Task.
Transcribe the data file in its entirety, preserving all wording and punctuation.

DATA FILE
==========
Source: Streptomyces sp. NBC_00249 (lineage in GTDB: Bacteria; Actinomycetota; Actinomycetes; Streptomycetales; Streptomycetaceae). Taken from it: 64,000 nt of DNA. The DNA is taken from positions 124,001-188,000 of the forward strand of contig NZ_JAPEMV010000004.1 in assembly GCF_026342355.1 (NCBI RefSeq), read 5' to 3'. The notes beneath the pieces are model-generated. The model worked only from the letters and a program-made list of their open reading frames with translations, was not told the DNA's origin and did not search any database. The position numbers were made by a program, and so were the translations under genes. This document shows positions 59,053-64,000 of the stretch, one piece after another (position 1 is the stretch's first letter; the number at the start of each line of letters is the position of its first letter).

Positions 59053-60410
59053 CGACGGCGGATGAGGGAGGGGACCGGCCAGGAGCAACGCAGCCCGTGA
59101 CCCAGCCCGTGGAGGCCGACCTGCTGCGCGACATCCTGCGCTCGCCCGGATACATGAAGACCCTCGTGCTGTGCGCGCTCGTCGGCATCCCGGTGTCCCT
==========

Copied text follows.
Source: Streptomyces sp. NBC_00249 (lineage in GTDB: Bacteria; Actinomycetota; Actinomycetes; Streptomycetales; Streptomycetaceae). Taken from it: 64,000 nt of DNA. The DNA is taken from positions 124,001-188,000 of the forward strand of contig NZ_JAPEMV010000004.1 in assembly GCF_026342355.1 (NCBI RefSeq), read 5' to 3'. The notes beneath the pieces are model-generated. The model worked only from the letters and a program-made list of their open reading frames with translations, was not told the DNA's origin and did not search any database. The position numbers were made by a program, and so were the translations under genes. This document shows positions 59,053-64,000 of the stretch, one piece after another (position 1 is the stretch's first letter; the number at the start of each line of letters is the position of its first letter).

Positions 59053-60410
59053 CGACGGCGGATGAGGGAGGGGACCGGCCAGGAGCAACGCAGCCCGTGA
59101 CCCAGCCCGTGGAGGCCGACCTGCTGCGCGACATCCTGCGCTCGCCCGGATACATGAAGACCCTCGTGCTGTGCGCGCTCGTCGGCATCCCGGTGTCCCT